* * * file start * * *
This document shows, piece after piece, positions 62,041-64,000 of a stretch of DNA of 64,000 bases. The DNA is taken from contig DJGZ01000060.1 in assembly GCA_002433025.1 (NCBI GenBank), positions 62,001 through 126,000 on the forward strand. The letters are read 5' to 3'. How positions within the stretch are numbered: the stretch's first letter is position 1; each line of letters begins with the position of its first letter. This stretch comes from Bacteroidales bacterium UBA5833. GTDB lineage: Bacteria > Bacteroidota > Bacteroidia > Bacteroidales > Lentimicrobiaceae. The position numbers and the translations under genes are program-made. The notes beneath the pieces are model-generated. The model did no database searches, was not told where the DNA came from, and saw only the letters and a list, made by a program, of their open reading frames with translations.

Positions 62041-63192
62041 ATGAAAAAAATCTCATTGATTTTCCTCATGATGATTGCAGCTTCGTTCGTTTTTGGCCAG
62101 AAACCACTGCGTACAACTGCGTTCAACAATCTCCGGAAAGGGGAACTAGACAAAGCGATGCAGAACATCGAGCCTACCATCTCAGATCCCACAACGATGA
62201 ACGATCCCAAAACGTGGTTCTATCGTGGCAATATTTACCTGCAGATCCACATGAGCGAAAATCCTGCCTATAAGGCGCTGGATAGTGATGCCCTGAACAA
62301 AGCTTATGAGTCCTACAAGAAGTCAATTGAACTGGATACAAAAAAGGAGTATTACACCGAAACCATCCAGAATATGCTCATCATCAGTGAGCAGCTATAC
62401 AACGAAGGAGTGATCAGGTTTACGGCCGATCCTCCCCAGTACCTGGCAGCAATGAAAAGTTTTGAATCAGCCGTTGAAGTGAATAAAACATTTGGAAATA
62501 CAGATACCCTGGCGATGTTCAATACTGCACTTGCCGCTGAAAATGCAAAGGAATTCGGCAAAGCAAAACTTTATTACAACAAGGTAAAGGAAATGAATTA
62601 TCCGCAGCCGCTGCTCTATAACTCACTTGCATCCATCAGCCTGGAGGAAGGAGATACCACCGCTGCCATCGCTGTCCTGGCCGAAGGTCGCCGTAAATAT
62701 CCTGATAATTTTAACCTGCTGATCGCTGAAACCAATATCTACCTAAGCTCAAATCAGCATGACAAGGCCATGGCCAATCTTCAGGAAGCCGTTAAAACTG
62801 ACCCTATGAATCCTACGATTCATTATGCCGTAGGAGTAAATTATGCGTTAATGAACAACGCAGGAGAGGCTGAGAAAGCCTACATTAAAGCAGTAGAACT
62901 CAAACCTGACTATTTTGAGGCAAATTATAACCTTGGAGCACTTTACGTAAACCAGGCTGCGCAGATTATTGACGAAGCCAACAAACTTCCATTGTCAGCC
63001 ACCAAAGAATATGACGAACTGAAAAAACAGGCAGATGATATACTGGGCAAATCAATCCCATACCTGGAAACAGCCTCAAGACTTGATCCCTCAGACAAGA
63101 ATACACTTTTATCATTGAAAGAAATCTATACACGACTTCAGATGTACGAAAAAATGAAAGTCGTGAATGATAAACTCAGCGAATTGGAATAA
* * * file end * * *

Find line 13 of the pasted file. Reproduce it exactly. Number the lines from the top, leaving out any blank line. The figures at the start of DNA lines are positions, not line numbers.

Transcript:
63001 ACCAAAGAATATGACGAACTGAAAAAACAGGCAGATGATATACTGGGCAAATCAATCCCATACCTGGAAACAGCCTCAAGACTTGATCCCTCAGACAAGA